Hard times predicted for UK as interest rates are cut

160805 base interest rate

You probably think it isn’t worth reading but this story is more likely to impact on your quality of life than anything else on Vox Political this week.

Mark Carney and the Bank of England’s Monetary Policy Committee are cutting interest rates because they think the UK economy is about to take a pounding – mostly as a result of the decision to leave the European Union.

He said: “We took these steps because the economic outlook has changed markedly, with the largest revision to our GDP forecast since the MPC was formed almost two decades ago.

“By acting early and comprehensively, the MPC can reduce uncertainty, bolster confidence, blunt the slowdown, and support the necessary adjustments in the UK economy.”

We’d better all hope he’s right.

UK interest rates have been cut from 0.5% to 0.25% – a record low and the first cut since 2009.

The Bank of England has also signalled that rates could go lower if the economy worsens.

The Bank announced additional measures to stimulate the UK economy, including a £100bn scheme to force banks to pass on the low interest rate to households and businesses.

It will also buy £60bn of UK government bonds and £10bn of corporate bonds.

Governor Mark Carney said there was scope to cut the interest rate further.

Source: UK interest rates cut to 0.25% – BBC News


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7 thoughts on “Hard times predicted for UK as interest rates are cut

  1. rockingbass

    more pain for the prudent ones……and more risk of hyper inflation when we have to pay for all the funny money the Bank of England is printing…remember the antecedents to the 2nd world war?

    1. Daniel

      There’s no chance of hyperinflation, even with the additional money the BoE will be printing to ensure the banks and the wealthy are affected as little as possible by the coming recession. It’s the fake fear that “money printing causes hyperinflation” that we’ve been led to believe since Monetarism took over sensible Keynesian economics in the 70’s and 80’s that’s resulted in most of the economic woes since then – the idea that Government spending is inflationary (not with high unemployment, it isn’t!), that the Government is a household (totally false) and that Governments spend taxpayers’ money (partially true, but not for the reasons we believe!).

      If working people are ever going to see the benefits of growth again, we need to stand up to these falsehoods, not rote-learn them as the MSM would have you do.

      Bill Mitchell tackles these fallacies I his blog, for starters http://bilbo.economicoutlook.net/blog/?p=9281 (Taxpayers do not pay for government spending), a worthwhile read if you want to find out more.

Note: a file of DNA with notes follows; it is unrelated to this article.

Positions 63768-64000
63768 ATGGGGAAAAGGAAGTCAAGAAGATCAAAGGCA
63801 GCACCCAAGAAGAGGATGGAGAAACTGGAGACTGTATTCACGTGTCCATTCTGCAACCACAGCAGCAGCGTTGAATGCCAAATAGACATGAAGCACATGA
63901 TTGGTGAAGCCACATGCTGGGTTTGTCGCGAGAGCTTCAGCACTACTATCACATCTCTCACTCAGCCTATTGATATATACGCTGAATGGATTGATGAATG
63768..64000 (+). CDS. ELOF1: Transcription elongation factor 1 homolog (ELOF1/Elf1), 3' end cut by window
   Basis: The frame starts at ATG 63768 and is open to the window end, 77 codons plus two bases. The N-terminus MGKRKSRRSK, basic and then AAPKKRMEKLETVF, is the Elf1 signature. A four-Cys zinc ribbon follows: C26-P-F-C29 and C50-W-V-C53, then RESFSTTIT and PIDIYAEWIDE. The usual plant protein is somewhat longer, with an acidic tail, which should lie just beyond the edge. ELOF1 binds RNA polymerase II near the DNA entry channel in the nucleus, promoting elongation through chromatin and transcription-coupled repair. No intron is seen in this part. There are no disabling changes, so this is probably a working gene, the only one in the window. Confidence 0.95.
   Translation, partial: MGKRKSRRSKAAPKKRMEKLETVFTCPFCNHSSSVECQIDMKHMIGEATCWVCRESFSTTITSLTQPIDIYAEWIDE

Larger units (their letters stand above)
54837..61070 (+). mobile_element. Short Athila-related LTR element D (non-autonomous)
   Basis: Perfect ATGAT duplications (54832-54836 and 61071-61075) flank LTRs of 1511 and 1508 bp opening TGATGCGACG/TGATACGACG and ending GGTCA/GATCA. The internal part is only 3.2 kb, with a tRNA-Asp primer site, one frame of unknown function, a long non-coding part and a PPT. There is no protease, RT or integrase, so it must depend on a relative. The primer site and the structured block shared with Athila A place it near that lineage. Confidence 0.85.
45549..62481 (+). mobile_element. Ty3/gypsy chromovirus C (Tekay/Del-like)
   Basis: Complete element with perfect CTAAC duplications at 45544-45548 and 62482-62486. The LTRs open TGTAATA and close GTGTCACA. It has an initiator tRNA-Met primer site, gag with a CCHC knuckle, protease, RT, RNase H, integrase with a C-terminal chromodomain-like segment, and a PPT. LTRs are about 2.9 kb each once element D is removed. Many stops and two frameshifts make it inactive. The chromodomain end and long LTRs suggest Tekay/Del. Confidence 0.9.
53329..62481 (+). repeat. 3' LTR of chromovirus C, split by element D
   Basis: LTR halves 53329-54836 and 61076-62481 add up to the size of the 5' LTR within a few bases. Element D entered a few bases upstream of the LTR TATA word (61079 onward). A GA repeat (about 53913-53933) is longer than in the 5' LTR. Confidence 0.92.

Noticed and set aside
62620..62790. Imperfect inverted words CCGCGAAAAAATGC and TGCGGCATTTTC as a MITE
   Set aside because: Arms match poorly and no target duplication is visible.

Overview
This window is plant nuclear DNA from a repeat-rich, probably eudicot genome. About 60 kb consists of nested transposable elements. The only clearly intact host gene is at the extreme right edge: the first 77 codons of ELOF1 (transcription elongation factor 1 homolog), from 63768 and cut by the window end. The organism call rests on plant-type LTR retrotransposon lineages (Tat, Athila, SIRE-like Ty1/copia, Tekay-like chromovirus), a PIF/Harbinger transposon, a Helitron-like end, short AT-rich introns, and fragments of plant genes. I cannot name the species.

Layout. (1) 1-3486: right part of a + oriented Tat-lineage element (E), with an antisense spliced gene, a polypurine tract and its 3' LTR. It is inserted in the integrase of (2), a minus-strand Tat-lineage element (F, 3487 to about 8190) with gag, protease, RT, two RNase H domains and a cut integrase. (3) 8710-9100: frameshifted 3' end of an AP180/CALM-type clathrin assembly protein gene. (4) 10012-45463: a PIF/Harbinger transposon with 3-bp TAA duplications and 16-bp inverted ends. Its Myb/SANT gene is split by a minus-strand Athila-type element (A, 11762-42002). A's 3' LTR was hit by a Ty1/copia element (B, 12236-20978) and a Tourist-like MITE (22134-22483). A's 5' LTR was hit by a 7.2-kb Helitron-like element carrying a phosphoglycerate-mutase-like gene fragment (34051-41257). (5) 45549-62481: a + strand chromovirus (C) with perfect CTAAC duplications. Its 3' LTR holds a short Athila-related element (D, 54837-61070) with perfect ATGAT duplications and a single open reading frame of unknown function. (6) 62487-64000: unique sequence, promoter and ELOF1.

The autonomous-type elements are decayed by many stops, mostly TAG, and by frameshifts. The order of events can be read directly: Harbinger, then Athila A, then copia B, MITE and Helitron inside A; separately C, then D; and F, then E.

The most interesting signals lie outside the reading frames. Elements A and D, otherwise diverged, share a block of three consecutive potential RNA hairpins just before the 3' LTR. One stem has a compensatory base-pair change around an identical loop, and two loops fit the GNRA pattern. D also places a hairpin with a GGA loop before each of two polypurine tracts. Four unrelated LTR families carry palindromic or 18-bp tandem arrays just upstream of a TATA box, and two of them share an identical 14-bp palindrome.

Hyperinflation occurred in Germany prior to WW2 because they had lost control of their productive base by the French occupation of the industrial Ruhr region and were forced to print more and more money to buy foreign currency reserves to pay off war reparations (when France and the US would not accept Marks), further driving down the value of the Mark, the lack of productive output (as a result of the French occupation) meaning they also lacked the physical goods to pay. Similar to Zimbabwe (the other “hyperinflation” bogieman of the right), when Mugabe handed previously productive farmland to his supporters (who had no interest in farming) caused a productivity crisis which triggered the hyperinflation!

      Neither scenario is even remotely similar to the situation we face at this time! (however, if the UK continues to see Austerity choke off demand by reducing the number of people with sufficient earnings to buy the productive output, we may face our own kind of hyperinflation crisis, but the Government could avert this by turning on the spending taps and reverse the chronic underinvestment since 2010).

  2. Dez

    Looks like Carney is at last doing what he’s generously paid to do instead of his, and his teams, constant poor forcasting. Just hope his actions are better than the forecasting. I guess the Government will be pleased their loan interest might be reduced.

  3. Readerbythesea

    If they hadn’t cut benefits so much that money would be circulating in the system and providing a stimulus to economy.
    Every little helps!

  4. Brian

    “blunt the slowdown, and support the necessary adjustments in the UK economy”

    Says it all really, recession is round the corner and the ‘Hard Working Families’ will have to pay for it. So what’s changed, they are going to do the ‘Right’ thing again.

Comments are closed.